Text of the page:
Oxford History: Mayors & Lord Mayors

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The Bailiffs


Bailiffs were rent collectors and treasurers, and also had the custody of offenders. On appointment each paid a fee of £5 entitling him to certain profits of the Northgate hundred.

Bailiffs were known as “praepositi” until c.1265, then “ballivi sive praepositi” for a few years, and then “ballivi”.

The “Municipal Biography of Mr William Joy, reproduced in full below, explains some of the Bailiff’s duties in the 1820s:

My grandfather, Mr. Thomas Joy, was elected a Common Councillor in 1765; my father, Mr. John Joy, was elected Common Councillor in 1786. I was elected Common Councillor in September 1813, Chamberlain in 1824, Bailiff in 1827.

As Bailiff I drove Port-Meadow 17 July 1828, impounded a Horse and Heifer, which being unclaimed, were sold by Auction in the beginning of August. I sat at the weekly Hustings court of the Mayor and Bailiffs; I had the custody of the prisoners in the city gaol, the appointment of the Grand and Petit jury at the City Sessions, and shared with my brother Bailiff the money (£9) paid by sentence of the court for Fines and Amusements, such fines and amusements having been granted by the Monarchs of England, by a long succession of Charters to the Citizens of Oxford, are part of the Fee farm held by them of the King, as Lord of the Fee; and they were given by the Council to the Bailiffs towards the expences of the office.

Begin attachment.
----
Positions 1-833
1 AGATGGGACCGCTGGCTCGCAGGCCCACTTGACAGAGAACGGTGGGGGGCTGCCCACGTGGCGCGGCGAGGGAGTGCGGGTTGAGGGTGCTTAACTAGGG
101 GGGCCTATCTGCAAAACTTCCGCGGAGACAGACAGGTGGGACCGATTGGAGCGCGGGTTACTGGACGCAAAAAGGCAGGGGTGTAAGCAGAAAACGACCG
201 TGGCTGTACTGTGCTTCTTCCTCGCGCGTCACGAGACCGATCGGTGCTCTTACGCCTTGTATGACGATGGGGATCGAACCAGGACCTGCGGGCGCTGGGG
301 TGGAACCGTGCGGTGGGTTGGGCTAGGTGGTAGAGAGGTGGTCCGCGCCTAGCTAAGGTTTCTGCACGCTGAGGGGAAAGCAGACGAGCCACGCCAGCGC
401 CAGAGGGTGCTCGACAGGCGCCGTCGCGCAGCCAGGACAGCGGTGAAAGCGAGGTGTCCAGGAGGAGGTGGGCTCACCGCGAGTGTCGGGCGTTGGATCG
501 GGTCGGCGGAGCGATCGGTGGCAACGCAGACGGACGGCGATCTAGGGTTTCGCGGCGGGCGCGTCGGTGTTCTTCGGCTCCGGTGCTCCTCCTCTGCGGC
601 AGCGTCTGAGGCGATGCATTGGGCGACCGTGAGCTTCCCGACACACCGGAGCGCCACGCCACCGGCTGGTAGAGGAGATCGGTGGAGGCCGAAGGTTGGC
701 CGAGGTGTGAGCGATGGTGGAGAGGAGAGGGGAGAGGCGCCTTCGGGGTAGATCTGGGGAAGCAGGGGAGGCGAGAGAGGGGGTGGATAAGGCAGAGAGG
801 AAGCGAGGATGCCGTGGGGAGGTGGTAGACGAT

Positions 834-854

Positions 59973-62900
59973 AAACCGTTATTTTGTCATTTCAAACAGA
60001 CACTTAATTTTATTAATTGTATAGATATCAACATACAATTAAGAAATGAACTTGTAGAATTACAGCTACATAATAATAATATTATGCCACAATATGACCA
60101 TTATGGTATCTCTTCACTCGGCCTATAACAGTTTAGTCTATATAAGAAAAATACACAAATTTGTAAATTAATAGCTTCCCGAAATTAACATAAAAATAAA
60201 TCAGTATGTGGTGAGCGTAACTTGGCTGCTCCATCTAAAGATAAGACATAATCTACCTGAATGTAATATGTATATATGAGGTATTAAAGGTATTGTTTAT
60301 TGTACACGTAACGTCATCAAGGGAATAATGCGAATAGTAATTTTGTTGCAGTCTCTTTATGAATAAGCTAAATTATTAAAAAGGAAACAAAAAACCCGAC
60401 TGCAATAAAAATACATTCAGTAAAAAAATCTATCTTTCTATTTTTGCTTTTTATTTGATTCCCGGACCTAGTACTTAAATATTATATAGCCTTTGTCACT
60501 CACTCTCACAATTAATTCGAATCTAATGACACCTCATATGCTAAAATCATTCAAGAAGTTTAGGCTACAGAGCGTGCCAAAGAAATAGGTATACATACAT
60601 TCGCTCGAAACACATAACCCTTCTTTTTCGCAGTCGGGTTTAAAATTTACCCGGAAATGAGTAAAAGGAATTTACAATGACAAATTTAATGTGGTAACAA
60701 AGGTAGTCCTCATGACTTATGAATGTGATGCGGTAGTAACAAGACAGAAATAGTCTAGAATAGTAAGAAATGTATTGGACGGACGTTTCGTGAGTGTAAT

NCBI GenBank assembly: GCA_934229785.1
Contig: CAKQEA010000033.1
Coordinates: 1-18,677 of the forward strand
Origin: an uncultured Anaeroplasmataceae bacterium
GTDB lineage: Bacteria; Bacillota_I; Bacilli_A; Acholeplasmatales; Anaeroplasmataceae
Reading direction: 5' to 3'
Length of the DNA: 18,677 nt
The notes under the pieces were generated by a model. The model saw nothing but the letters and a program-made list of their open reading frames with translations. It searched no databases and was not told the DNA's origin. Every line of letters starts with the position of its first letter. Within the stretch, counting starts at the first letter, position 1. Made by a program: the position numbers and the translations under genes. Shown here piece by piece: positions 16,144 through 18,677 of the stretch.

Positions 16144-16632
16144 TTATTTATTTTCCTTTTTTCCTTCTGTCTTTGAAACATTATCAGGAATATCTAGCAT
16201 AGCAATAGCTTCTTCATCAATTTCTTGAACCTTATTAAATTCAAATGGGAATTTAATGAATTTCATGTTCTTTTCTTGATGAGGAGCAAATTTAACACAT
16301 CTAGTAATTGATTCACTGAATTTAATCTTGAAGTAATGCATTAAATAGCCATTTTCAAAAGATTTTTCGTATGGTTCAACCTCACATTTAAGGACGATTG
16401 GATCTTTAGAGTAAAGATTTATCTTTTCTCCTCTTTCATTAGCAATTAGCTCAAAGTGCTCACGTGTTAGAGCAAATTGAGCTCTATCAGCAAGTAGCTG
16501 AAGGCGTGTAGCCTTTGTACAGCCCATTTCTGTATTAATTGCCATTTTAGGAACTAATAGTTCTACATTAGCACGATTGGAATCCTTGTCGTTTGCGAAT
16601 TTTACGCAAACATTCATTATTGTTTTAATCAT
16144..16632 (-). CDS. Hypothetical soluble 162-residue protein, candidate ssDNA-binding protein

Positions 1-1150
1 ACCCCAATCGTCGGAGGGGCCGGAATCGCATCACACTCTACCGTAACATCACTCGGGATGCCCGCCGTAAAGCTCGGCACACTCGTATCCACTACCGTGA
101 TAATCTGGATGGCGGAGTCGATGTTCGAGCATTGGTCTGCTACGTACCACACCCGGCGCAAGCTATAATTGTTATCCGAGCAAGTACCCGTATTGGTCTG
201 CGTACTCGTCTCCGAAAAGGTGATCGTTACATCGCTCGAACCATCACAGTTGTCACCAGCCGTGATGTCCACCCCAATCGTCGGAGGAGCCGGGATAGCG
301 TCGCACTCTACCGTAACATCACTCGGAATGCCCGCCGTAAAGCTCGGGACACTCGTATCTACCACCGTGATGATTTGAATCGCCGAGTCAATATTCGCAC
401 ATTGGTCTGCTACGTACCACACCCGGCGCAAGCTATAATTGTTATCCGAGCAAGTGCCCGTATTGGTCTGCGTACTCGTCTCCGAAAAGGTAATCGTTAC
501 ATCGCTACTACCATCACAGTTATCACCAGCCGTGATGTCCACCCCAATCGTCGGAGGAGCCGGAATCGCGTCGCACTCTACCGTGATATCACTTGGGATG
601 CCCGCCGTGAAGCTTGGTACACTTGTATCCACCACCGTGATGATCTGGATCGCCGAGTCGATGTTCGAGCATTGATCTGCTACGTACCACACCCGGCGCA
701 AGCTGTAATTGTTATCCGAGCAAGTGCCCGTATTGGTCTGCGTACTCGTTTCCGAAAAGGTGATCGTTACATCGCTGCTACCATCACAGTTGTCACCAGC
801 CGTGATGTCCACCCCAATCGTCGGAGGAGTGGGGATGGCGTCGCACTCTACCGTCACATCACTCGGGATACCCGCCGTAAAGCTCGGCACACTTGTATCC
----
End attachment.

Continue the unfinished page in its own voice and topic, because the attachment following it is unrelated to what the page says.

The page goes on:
I remained a member of the Council until I was expelled by the Municipal Reform Bill. At the first election under that act, I was chosen a Councillor for the Central Ward, my term of office being two years; at the expiration of which time, I refused to become a candidate for re-election.

 

 

 

©Stephanie Jenkins

Last updated: 30 September, 2018

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